M  1  c ( z ) 2

2

M is always positive and can be modulated by a scaling factor c. If the scaling factor c is set to zero, the computational grid and the physical grid are the same. Since mesh points will be clustered where the monitor function is large, this choice of M will cluster mesh points in regions of large static stability. © Crown copyright Met Office

Horizontal Smoothing The adaptive mesh transform is a 1D transformation in the vertical only. The transformation depends on horizontal position. The monitor function is calculated for every horizontal grid point. In order to avoid a loss of horizontal coherence in the mesh a horizontally smoother mesh can be generated by smoothing the regularised monitor function prior to the mesh calculation. The smoothing at point i, j (longitude/latitude) can be expressed as:

The degree of smoothing applied can be increased by iterating this smoothing procedure N times. © Crown copyright Met Office

Single Ob tests: Stratocumulus

Single Ob qT inserted above the inversion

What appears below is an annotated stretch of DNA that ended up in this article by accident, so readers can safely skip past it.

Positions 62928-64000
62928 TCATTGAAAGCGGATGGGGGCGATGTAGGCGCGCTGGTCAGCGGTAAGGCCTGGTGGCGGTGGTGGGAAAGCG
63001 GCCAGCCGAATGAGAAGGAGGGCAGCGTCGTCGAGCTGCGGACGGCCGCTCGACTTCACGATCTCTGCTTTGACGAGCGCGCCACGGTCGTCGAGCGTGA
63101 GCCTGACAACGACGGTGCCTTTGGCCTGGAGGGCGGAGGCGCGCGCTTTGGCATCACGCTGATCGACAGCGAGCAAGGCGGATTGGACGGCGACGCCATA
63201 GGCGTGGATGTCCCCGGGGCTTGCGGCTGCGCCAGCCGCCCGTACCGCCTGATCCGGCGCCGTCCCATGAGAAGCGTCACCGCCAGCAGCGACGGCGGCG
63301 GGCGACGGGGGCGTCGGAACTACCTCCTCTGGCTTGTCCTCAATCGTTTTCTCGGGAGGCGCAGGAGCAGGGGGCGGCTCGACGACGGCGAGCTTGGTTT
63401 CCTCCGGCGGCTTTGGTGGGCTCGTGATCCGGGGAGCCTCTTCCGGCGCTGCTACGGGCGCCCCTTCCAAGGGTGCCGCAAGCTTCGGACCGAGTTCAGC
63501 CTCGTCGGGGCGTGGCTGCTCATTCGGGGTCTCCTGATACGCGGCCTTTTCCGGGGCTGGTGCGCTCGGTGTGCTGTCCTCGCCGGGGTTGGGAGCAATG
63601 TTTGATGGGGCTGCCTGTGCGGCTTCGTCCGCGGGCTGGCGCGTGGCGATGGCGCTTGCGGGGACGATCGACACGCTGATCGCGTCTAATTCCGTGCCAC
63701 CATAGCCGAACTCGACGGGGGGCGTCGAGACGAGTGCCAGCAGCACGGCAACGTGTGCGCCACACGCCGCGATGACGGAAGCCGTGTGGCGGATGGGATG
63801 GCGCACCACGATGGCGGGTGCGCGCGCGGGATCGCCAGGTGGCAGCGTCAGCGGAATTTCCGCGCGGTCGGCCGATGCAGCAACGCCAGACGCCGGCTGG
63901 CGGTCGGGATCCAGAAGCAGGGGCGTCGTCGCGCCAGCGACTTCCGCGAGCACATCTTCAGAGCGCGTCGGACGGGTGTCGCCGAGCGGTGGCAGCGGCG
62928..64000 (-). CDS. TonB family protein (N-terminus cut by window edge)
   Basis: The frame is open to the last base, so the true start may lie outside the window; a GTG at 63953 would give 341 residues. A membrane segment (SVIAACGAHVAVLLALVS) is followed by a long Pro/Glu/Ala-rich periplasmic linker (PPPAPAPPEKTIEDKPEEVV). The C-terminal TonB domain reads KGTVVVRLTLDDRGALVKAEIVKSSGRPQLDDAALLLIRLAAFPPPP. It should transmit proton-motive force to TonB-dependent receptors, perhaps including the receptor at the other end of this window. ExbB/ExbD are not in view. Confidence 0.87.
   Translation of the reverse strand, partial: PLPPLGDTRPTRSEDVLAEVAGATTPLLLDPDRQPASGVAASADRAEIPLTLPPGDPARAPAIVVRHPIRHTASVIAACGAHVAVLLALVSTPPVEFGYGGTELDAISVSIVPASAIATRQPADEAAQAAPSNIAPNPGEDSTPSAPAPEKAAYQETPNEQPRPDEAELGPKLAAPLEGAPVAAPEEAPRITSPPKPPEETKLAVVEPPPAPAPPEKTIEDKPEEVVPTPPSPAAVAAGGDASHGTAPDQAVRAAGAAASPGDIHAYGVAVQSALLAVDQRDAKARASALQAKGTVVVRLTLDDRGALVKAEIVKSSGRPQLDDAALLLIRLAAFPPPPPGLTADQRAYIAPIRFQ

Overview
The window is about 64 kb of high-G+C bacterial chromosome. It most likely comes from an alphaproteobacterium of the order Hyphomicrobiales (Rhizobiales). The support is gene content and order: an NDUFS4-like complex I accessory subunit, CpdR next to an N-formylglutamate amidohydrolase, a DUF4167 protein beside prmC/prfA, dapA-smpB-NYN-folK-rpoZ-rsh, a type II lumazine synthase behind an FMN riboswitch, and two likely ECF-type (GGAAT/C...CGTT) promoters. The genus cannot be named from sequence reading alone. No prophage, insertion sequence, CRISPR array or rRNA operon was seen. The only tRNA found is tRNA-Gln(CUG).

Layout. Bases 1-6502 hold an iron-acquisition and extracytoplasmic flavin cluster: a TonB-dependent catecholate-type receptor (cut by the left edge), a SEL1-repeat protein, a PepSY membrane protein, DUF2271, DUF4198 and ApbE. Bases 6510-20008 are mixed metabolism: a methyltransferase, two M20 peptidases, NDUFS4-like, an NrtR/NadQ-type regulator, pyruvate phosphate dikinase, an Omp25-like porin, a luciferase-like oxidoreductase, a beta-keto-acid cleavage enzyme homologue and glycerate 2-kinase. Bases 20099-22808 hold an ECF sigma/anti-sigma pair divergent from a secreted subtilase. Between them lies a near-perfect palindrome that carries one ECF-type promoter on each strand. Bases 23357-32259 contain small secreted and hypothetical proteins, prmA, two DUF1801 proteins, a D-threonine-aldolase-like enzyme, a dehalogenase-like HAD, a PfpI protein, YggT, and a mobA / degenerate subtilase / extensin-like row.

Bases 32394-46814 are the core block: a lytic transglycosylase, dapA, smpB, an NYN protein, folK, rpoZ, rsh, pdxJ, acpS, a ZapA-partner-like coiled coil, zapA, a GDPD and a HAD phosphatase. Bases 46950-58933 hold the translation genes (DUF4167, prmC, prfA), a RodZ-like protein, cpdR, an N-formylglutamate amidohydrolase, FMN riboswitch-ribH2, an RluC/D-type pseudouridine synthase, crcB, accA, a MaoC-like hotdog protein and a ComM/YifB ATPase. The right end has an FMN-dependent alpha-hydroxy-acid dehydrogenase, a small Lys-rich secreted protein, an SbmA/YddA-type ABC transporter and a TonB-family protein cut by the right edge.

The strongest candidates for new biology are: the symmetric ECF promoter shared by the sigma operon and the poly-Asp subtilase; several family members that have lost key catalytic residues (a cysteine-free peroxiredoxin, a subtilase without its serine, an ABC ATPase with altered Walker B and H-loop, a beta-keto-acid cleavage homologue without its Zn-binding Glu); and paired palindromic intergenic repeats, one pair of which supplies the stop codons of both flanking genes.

Single Ob  inserted above the inversion © Crown copyright Met Office

Nominal physical mesh

Nominal physical mesh

Computational mesh

Computational mesh

RMS error: Analysis - Observations theta

relative humidity

zonal wind

meridional wind

RMS error: surface observations Improvement of analysis RMS error for temperature at the surface.

RMS

T (K)

RH (%) u (m/ s) v (m/s)

Control

0.76

0.045

1.32

1.16

Test

0.64

0.045

1.29

1.16

Nobs

1011

901

819

819

Reduction of the background vertical correlation distance for the potential temperature and an increase of its variance Variance increase induced by increase of pressure vertical gradient resulting from the reduced vertical correlation distance. Near the surface less weight is given to the background state and more weight is given to the observations.

Forecast RMS error for T2m Results from the full coupled analysis/forecast system:  positive impact up to T+15 h for 2m temperature forecasts  relatively neutral impact for the other variables.

The forecast error is reduced most at the beginning of the forecast. This reflects the movement of the grid and the local interaction between atmospheric variables near the surface. The impact greatly decreases as the lead time increases. © Crown copyright Met Office

Case

Period

UK index

Winter

8/2/2010 - 20/2/2010

Overall: +0.44% T2m: +0.23%

Spring

25/4/2010 - 20/5/2010

Overall -0.08% T2m: +0.07%

Time series of the forecast RMS error verified against surface observations for the winter trial

Limitations The monitor function is based on the background-state static stability.

The monitor function is calculated every analysis cycle and depends uniquely on the previous cycle forecast. This limits its effectiveness because it relies on the presence and position of low clouds or temperature inversions in the background-state.